Amazon Web Services

This small tutorial wall walk through how to run the Flux Operator (from a development standpoint) on AWS.


You should first install eksctrl and make sure you have access to an AWS cloud (e.g., with credentials or similar in your environment). E.g.,:

export AWS_ACCESS_KEY_ID=xxxxxxxxxxxxxxxxxxx
export AWS_SECRET_ACCESS_KEY=xxxxxxxxxxxxxxxxxxxxxxxxxxxxxxx
export AWS_SESSION_TOKEN=xxxxxxxxxxxxxxxxxxxxxxxxxxxxxxxxxx

The last session token may not be required depending on your setup. We assume you also have kubectl.

Setup SSH

You’ll need an ssh key for EKS. Here is how to generate it:

# Ensure you enter the path to ~/.ssh/id_eks

This is used so you can ssh (connect) to your workers!

Create Cluster

Next, let’s create our cluster using eksctl “eks control.” IMPORTANT you absolutely need to choose a size that has IsTrunkingCompatible true. Here is an example configuration. Note that we are choosing zones that works for our account (this might vary for you) and an instance size that is appropriate for our workloads. Also note that we are including the path to the ssh key we just generated.

kind: ClusterConfig

  name: flux-operator
  region: us-east-1
  version: "1.22"

availabilityZones: ["us-east-1a", "us-east-1b", "us-east-1d"]
  - name: workers
    instanceType: c5.xlarge
    minSize: 4
    maxSize: 4
    labels: { "fluxoperator": "true" }
      allow: true
      publicKeyPath: ~/.ssh/

Given the above file eks-cluster-config.yaml we create the cluster as follows:

$ eksctl create cluster -f eks-cluster-config.yaml

🚧️ Warning! 🚧️ The above takes 15-20 minutes! Go have a party! Grab an avocado! 🥑️ And then come back and view your nodes.

$ kubectl get nodes
NAME                             STATUS   ROLES    AGE     VERSION
ip-192-168-28-166.ec2.internal   Ready    <none>   4m58s   v1.22.12-eks-be74326
ip-192-168-4-145.ec2.internal    Ready    <none>   4m27s   v1.22.12-eks-be74326
ip-192-168-49-92.ec2.internal    Ready    <none>   5m3s    v1.22.12-eks-be74326
ip-192-168-79-92.ec2.internal    Ready    <none>   4m57s   v1.22.12-eks-be74326

Deploy Operator

To deploy the Flux Operator, choose one of the options here to deploy the operator. Whether you apply a yaml file, use flux-cloud or clone the repository and make deploy you will see the operator install to the operator-system namespace.

namespace/operator-system created unchanged
serviceaccount/operator-controller-manager created created configured unchanged unchanged created unchanged unchanged
configmap/operator-manager-config created
service/operator-controller-manager-metrics-service created
deployment.apps/operator-controller-manager created

Ensure the operator-system namespace was created:

$ kubectl get namespace
NAME              STATUS   AGE
default           Active   12m
kube-node-lease   Active   12m
kube-public       Active   12m
kube-system       Active   12m
operator-system   Active   11s
$ kubectl describe namespace operator-system
Name:         operator-system
Labels:       control-plane=controller-manager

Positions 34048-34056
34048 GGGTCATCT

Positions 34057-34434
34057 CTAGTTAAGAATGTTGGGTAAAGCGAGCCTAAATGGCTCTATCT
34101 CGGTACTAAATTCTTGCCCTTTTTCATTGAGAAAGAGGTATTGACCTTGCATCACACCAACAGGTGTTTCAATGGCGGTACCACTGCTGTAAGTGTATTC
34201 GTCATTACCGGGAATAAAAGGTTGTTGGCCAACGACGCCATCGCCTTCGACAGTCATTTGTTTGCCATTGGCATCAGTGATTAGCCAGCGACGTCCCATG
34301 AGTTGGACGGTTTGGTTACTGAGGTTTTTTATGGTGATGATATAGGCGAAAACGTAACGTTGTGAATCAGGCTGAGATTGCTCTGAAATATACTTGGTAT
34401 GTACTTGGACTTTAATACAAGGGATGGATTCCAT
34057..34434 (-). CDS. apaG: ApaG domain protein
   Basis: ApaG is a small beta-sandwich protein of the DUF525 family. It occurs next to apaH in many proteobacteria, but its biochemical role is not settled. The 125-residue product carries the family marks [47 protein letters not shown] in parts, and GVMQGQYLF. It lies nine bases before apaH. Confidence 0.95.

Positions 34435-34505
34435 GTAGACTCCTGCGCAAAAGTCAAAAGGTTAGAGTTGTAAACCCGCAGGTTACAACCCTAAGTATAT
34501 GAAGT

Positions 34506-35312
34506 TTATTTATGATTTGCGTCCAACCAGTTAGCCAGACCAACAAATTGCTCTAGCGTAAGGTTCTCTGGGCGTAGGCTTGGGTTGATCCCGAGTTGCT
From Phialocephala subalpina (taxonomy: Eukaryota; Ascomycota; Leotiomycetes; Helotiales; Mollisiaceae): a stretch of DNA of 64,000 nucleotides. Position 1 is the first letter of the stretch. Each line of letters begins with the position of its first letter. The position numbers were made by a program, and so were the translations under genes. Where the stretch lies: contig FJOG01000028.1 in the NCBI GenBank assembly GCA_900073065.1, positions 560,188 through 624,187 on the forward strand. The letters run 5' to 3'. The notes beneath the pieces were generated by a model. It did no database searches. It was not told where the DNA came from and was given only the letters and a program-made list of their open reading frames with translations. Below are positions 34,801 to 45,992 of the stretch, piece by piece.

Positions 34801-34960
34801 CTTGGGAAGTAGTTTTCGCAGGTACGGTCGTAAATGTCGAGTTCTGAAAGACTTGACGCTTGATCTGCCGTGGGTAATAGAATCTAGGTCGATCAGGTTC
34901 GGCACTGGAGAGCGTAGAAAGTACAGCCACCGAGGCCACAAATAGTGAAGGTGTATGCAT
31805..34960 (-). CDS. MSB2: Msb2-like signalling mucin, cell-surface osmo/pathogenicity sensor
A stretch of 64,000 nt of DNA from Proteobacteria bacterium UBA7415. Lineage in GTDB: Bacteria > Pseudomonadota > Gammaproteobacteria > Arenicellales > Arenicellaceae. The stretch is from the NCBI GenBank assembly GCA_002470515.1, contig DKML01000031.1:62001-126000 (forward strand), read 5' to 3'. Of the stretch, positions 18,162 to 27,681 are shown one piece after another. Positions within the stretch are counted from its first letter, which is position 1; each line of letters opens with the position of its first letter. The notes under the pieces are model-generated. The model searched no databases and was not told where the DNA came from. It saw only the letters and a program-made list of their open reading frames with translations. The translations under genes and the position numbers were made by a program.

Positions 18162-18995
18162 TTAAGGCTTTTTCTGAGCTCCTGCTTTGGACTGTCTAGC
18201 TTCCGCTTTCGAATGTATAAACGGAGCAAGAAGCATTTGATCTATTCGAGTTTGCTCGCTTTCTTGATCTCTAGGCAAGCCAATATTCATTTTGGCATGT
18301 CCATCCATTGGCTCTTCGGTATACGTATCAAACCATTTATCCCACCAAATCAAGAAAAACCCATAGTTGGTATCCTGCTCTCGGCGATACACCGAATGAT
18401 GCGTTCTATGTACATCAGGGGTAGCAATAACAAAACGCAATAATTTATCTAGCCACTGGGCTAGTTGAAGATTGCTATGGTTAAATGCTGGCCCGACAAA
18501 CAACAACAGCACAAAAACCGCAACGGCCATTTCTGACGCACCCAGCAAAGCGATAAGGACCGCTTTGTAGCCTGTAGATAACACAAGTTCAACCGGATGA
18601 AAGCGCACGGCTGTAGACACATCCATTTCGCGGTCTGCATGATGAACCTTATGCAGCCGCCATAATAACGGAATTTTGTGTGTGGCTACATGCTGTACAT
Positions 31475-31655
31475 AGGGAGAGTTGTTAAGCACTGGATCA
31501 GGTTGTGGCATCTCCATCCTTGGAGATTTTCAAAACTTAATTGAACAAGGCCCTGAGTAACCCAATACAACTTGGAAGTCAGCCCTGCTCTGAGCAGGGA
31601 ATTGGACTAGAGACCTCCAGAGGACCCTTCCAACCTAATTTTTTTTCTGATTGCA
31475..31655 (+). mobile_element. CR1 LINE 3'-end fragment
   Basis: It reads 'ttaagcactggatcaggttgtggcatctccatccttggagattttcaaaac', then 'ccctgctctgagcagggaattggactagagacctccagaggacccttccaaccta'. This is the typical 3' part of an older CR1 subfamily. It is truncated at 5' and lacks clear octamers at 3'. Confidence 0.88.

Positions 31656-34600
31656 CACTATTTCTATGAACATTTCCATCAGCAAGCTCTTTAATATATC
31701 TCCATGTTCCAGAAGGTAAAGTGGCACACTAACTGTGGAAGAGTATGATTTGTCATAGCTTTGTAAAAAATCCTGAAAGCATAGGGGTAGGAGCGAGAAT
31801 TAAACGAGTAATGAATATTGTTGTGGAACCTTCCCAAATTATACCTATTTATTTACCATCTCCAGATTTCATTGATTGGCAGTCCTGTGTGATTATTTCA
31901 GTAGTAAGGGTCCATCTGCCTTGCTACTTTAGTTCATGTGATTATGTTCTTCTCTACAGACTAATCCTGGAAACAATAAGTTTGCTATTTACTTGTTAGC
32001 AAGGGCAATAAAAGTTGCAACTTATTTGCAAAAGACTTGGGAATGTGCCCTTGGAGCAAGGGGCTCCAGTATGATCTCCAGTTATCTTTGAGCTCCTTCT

Annotations:  <none>
Status:       Active

No resource quota.

No LimitRange resource.

And you can find the name of the operator pod as follows:

$ kubectl get pod --all-namespaces
operator-system   operator-controller-manager-6c699b7b94-bbp5q   2/2     Running   0             80s    ip-192-168-28-166.ec2.internal   <none>           <none>

Make your namespace for the flux-operator custom resource definition (CRD):

$ kubectl create namespace flux-operator

Then apply your CRD to generate the MiniCluster (default should be size 4, the max nodes of our cluster):

$ make apply
# OR
$ kubectl apply -f config/samples/flux-framework.org_v1alpha1_minicluster.yaml 

And now you can get logs for the manager:

$ kubectl logs -n operator-system operator-controller-manager-6c699b7b94-bbp5q

You’ll see “errors” that the ip addresses aren’t ready yet, and the operator will reconcile until they are. You can add -f so the logs hang to watch:

$ kubectl logs -n operator-system operator-controller-manager-6c699b7b94-bbp5q -f

Once the logs indicate they are ready, you can look at the listing of nodes and the log for the indexed job (which choosing one pod randomly to show):

$ make list
kubectl get -n flux-operator pods
NAME                  READY   STATUS    RESTARTS   AGE
flux-sample-0-zfmzc   1/1     Running   0          2m11s
flux-sample-1-p2hh5   1/1     Running   0          2m11s
flux-sample-2-zs4h6   1/1     Running   0          2m11s
flux-sample-3-prtn9   1/1     Running   0          2m11s

And when the containers are running, in the logs you’ll see see lots of cute emojis to indicate progress, and then the start of your server! You’ll need an exposed host to see the user interface, or you can interact to submit jobs via the RESTful API. A Python client is available here.

Clean up

Make sure you clean everything up!

$ make undeploy

And then:

$ eksctl delete cluster -f eks-cluster-config.yaml

It might be better to add --wait, which will wait until all resources are cleaned up:

$ eksctl delete cluster -f eks-cluster-config.yaml --wait

Either way, it’s good to check the web console too to ensure you didn’t miss anything.

Last update: Jan 27, 2023